## Growth Rate Of The GDP Per Capita Revisited

In this text devoted to the evolution of real GDP per capita, we present results of analysis based on the Maddison Project Database (MPD) data. The period of data coverage is 1960 to 2018. Since we have demonstrated the difference between the original (2008) and later (2012) studies based on the Total Economic Database data and the current dataset using Austria and the USA, we are not going to compare the MPD and TED data for other countries.

Figure 1 shows three plots for Australia. The upper panel depicts the annual GDPpc increment between 1961 and 2018 with the average value for the studied period of \$618 (2011 prices). The middle plot presents the same annual increment as a function of GDPpc level with the same mean value.

In the lower panel of Figure 1, the relative growth rate of the GDPpc is a function of the GDPpc, where the relative rate is the ratio of the GDPpc increment and the level at the beginning of the one year period, i.e. the growth rate in 1961 is [GDPpc(1961)-GDPpc(1960)]/GDPpc(1960). The straight average increment (red dashed) line in the middle panel is converted in the line \$618/GDPpc(t).

Australia demonstrates excellent (much above the average) economic growth between 1992 and 2007. The global recession reduced the rate of growth, but did not harm the growth much. The 2020 catastrophic fall induced by COVID-19 may also push the GDPpc growth rate in Australia below the zero line, and thus the slope of 0.115 \$/\$ in the middle panel may drop closer to the mean GDPpc line.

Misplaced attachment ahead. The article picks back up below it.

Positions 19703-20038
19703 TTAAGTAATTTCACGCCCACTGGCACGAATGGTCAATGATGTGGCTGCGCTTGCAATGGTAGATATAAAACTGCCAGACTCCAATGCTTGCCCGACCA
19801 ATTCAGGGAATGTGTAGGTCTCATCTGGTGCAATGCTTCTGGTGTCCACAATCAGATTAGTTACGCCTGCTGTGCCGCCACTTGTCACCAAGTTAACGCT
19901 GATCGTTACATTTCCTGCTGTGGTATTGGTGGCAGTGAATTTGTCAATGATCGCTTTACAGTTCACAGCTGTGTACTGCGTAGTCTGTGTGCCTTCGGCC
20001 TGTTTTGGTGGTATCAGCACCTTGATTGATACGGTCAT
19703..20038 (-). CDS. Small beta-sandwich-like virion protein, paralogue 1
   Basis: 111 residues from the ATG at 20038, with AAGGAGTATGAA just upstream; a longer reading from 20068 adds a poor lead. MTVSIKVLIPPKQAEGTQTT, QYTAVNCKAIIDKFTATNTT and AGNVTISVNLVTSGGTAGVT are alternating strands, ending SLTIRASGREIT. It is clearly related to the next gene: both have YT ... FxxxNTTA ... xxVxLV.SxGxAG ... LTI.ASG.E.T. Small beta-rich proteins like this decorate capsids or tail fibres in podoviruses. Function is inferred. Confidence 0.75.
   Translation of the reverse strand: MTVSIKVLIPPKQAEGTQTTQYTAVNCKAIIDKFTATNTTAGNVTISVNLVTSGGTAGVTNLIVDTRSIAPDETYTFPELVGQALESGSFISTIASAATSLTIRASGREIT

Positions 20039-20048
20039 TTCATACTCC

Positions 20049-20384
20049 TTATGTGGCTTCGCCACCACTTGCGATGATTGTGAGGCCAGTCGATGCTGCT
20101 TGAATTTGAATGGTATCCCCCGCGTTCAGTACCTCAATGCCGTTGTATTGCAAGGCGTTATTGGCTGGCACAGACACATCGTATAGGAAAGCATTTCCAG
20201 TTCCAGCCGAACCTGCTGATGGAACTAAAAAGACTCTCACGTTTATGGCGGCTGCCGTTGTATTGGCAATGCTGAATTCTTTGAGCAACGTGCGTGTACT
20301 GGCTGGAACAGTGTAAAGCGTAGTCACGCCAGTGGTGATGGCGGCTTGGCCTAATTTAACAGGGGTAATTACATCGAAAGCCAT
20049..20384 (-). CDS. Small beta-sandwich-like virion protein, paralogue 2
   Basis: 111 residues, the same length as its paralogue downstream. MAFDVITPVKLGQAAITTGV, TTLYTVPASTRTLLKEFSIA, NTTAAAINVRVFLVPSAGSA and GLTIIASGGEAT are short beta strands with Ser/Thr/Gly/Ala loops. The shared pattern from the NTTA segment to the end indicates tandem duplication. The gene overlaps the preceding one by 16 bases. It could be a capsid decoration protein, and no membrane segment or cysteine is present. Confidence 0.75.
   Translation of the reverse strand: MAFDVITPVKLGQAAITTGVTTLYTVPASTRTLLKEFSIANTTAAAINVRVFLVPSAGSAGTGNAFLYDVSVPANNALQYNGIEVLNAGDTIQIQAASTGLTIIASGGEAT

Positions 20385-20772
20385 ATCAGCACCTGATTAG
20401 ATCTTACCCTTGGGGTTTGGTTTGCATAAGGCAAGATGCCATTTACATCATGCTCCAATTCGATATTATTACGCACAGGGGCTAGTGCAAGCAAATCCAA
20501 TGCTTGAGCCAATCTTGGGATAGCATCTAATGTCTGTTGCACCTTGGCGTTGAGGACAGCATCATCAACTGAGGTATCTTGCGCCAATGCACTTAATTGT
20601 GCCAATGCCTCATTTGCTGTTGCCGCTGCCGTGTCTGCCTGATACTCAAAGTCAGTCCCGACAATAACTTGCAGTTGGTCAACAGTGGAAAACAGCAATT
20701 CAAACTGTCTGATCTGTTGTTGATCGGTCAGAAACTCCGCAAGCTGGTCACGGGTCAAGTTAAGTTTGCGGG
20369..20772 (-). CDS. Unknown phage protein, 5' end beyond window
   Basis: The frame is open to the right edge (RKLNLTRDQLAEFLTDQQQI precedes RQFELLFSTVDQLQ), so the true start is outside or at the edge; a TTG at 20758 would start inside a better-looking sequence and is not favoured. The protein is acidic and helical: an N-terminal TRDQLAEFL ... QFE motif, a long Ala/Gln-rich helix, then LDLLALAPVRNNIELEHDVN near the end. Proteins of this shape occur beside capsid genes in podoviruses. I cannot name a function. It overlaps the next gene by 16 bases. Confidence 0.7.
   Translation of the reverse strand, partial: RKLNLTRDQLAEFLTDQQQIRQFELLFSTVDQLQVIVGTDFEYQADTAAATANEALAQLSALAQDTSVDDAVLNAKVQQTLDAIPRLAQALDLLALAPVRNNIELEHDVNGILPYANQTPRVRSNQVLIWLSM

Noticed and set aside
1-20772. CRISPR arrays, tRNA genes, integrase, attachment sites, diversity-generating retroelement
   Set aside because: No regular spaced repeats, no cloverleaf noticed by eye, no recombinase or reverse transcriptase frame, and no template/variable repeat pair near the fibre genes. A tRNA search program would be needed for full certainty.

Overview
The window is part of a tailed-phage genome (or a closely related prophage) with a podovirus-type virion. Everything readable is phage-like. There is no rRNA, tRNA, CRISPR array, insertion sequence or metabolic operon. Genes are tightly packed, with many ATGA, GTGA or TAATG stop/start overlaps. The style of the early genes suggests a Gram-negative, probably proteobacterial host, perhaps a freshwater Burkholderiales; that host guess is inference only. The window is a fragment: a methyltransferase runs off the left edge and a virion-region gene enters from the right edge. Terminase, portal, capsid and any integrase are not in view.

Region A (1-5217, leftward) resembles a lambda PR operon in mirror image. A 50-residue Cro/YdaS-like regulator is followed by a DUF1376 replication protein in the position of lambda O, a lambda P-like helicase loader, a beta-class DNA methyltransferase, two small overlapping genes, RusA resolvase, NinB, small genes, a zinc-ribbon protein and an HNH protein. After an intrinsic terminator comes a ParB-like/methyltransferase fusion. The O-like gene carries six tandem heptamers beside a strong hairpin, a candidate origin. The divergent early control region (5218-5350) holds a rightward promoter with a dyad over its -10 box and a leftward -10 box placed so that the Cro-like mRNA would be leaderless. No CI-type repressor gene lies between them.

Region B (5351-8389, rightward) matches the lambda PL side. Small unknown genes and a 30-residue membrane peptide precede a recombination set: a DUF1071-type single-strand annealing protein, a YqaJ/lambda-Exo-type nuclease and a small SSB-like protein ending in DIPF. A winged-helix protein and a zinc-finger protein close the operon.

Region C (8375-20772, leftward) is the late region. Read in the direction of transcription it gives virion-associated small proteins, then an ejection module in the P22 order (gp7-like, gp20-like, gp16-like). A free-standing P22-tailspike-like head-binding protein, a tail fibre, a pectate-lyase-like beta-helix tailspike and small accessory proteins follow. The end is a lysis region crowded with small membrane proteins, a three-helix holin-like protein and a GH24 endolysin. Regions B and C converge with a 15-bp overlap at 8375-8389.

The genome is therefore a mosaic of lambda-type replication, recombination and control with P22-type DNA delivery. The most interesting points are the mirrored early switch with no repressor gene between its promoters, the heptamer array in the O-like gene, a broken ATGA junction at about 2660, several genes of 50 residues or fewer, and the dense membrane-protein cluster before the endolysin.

The Australian GDPpc level in 1960 was \$14013 (2011 prices). The beginning GDPpc value is an important parameter used in this study. Our model suggests that the total growth in a fixed period depends on the start value and the mean annual increment. For the same annual increment, a larger start value results in lower total growth.   Figure 1. The upper panel: the annual GDPpc increment between 1961 and 2018 with the average value for the studied period of \$618 (2011 prices). The middle panel: the same annual increment as a function of GDPpc level. The lower panel: the relative growth rate of the GDPpc as a function of the GDPpc.

Disclosure: None.

How did you like this article? Let us know so we can better customize your reading experience. Users' ratings are only visible to themselves.